Python id() Function

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The id() function in Python returns a unique identifier for a specified object. This identifier is a numerical value (integer) that corresponds to the object’s identity and is constant for the object during its lifetime.

Syntax of id()

The syntax of the id() function is straightforward:


Here, object is the item for which you want to obtain the identity.

Understanding Object Identity in Python

Every object in Python has a unique identity that distinguishes it from other objects, akin to a person’s social security number. The identity is a number that guarantees uniqueness, which means no two objects will have the same identity at the same time.

Why is Object Identity Important?

Object identity is vital for several reasons:

  • Comparing Objects: In Python, you can use the is operator to check if two variables point to the same object, which is effectively comparing their identities.
  • Object Lifecycle: The identity is used internally by Python to manage objects, especially when two or more variables reference the same object in memory.
  • Debugging: Knowing the identity of objects can help debug issues related to object mutability and aliasing.

How id() Works

Under the hood, when id() is called on an object, Python returns the address of the object in memory. However, there’s no guarantee that this memory address is the actual location of the data. The returned ‘address’ is a unique constant that can be thought of as the object’s address in Python’s memory management system.

Examples of Using id()

Let’s walk through some practical examples of using the id() function.

Basic Usage

number = 42
print(id(number))  # Outputs a unique identifier for the integer 42

This basic example demonstrates the id() function applied to an integer object.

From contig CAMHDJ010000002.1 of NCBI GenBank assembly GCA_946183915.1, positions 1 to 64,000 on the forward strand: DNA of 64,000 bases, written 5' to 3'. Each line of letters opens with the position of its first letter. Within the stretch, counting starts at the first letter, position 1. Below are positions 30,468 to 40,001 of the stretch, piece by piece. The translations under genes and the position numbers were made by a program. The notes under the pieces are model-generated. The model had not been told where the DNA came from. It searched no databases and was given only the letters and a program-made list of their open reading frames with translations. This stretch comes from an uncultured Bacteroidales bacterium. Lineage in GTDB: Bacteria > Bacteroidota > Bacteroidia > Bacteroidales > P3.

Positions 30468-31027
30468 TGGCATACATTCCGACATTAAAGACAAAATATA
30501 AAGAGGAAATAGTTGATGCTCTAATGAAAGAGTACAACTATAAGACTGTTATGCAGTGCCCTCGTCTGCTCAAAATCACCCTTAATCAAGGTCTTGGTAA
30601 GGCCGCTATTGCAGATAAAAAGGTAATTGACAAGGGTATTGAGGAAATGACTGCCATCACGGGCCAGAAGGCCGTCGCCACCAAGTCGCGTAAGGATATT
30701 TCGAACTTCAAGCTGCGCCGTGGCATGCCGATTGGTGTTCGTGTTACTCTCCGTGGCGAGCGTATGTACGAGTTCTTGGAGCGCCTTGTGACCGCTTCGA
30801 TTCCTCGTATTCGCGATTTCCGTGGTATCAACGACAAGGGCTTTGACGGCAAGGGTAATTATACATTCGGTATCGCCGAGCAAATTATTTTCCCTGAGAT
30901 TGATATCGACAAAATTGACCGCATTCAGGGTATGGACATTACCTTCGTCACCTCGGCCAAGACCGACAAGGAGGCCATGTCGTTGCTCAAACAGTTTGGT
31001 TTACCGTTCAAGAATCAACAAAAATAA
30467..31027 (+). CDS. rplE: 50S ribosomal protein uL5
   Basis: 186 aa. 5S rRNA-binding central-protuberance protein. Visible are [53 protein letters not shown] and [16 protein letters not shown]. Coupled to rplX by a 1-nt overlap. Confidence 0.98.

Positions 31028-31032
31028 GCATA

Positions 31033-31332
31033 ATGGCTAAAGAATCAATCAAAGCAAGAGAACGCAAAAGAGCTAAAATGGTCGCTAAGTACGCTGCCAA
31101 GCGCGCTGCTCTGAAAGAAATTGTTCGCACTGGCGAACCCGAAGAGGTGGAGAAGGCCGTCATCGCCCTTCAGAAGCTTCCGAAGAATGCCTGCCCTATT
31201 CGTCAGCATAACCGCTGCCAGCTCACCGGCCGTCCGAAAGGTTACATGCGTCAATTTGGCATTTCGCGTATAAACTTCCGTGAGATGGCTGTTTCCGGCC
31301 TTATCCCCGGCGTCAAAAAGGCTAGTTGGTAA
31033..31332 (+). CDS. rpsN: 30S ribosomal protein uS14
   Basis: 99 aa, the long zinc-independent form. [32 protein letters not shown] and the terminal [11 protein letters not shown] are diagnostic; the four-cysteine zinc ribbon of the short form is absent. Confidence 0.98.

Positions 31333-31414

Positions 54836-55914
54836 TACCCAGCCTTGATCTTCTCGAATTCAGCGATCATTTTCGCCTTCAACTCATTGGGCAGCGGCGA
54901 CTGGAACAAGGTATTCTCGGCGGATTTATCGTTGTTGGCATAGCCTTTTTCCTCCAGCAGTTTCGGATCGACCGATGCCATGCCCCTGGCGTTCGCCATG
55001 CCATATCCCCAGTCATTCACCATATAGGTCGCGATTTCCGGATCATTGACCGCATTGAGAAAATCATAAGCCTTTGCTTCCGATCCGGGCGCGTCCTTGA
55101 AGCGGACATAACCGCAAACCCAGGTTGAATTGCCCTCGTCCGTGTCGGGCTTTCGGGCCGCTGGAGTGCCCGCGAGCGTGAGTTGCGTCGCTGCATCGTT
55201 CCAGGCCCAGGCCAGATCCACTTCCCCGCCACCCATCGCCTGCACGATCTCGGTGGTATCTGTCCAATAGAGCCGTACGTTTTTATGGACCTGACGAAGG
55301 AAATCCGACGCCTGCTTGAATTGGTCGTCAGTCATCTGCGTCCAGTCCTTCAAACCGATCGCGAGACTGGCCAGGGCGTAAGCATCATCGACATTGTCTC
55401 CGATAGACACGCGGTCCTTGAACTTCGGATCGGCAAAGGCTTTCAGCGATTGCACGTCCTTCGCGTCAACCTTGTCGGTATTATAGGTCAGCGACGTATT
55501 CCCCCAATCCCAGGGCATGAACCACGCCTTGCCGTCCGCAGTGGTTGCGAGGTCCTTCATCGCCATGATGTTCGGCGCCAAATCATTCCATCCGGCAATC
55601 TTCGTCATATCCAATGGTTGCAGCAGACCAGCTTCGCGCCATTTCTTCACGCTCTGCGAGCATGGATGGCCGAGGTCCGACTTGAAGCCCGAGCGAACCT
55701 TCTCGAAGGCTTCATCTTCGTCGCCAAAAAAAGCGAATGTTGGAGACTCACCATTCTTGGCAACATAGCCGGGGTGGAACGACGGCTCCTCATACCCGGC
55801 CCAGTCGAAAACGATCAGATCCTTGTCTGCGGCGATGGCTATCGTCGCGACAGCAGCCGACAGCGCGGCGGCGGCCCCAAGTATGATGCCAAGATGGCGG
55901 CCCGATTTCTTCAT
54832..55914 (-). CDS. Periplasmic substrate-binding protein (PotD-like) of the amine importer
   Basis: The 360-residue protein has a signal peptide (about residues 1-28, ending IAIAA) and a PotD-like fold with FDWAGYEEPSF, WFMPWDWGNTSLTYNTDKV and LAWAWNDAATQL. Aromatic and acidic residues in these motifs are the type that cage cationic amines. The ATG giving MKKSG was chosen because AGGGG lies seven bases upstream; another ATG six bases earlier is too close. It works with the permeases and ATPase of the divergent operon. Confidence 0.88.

Identity of Variables

a = 'Hello, World!'
b = 'Hello, World!'
print(id(a) == id(b))  # Output could be True or False

In this example, two strings contain the same value. Whether they have the same identity depends on Python’s internal optimizations like string interning.

Mutable vs. Immutable Objects

list1 = [1, 2, 3]
list2 = [1, 2, 3]
print(id(list1) == id(list2))  # Output will be False

tuple1 = (1, 2, 3)
tuple2 = (1, 2, 3)
print(id(tuple1) == id(tuple2))  # Output could be True

For the lists (which are mutable), they will always have different identities. However, the tuples (which are immutable) might have the same identity due to Python’s optimization.

id() with Different Data Types

The id() function works with various data types, whether they’re built-in types like integers, floats, strings, lists, tuples, dictionaries, etc., or instances of custom classes.

Uniqueness of the id() Value

The unique identifier returned by id() is unique for the object during its lifetime. After the object is deleted or goes out of scope, the id may be reused for a new object.

The id() Function and Garbage Collection

Understanding id() can also provide insight into Python’s garbage collection process. As long as an object’s id exists, the object is alive. Once there are no more references to the object, its id (and associated memory) can be recycled by the Python interpreter.

Limitations and Considerations

The id() function is powerful, but there are some considerations:

  • Interpreter Specific: The actual value of the id is interpreter-specific. Different Python interpreters may provide different values for the same object.
  • Lifetime: The id value is guaranteed to be unique only during the lifetime of the object. After the object no longer exists, the id may be reassigned.
  • Not Object’s Value: The id() does not reflect the value of the object and should not be used for hashing or comparing values.

Best Practices When Using id()

  • Use for Identity, Not Value: Utilize id() when you are interested in an object’s identity rather than its value.
  • Debugging: Employ id() to understand object referencing and aliasing issues during debugging.
  • Performance: Be aware that unnecessary use of id() may impact performance, especially in cases where object identity is irrelevant.


The id() function is a critical part of Python’s introspection capabilities, allowing programmers to access the identity of objects. It plays a crucial role in object comparison, debugging, and understanding Python’s memory management and garbage collection mechanisms.

By providing programmers with the ability to differentiate between objects that may seem similar but are distinct entities within Python’s memory space, id() is an essential tool for advanced Python programming.

In essence, id() offers more than just a number; it gives Python developers a glimpse into the inner workings of the Python runtime environment, enabling more precise and controlled coding techniques.

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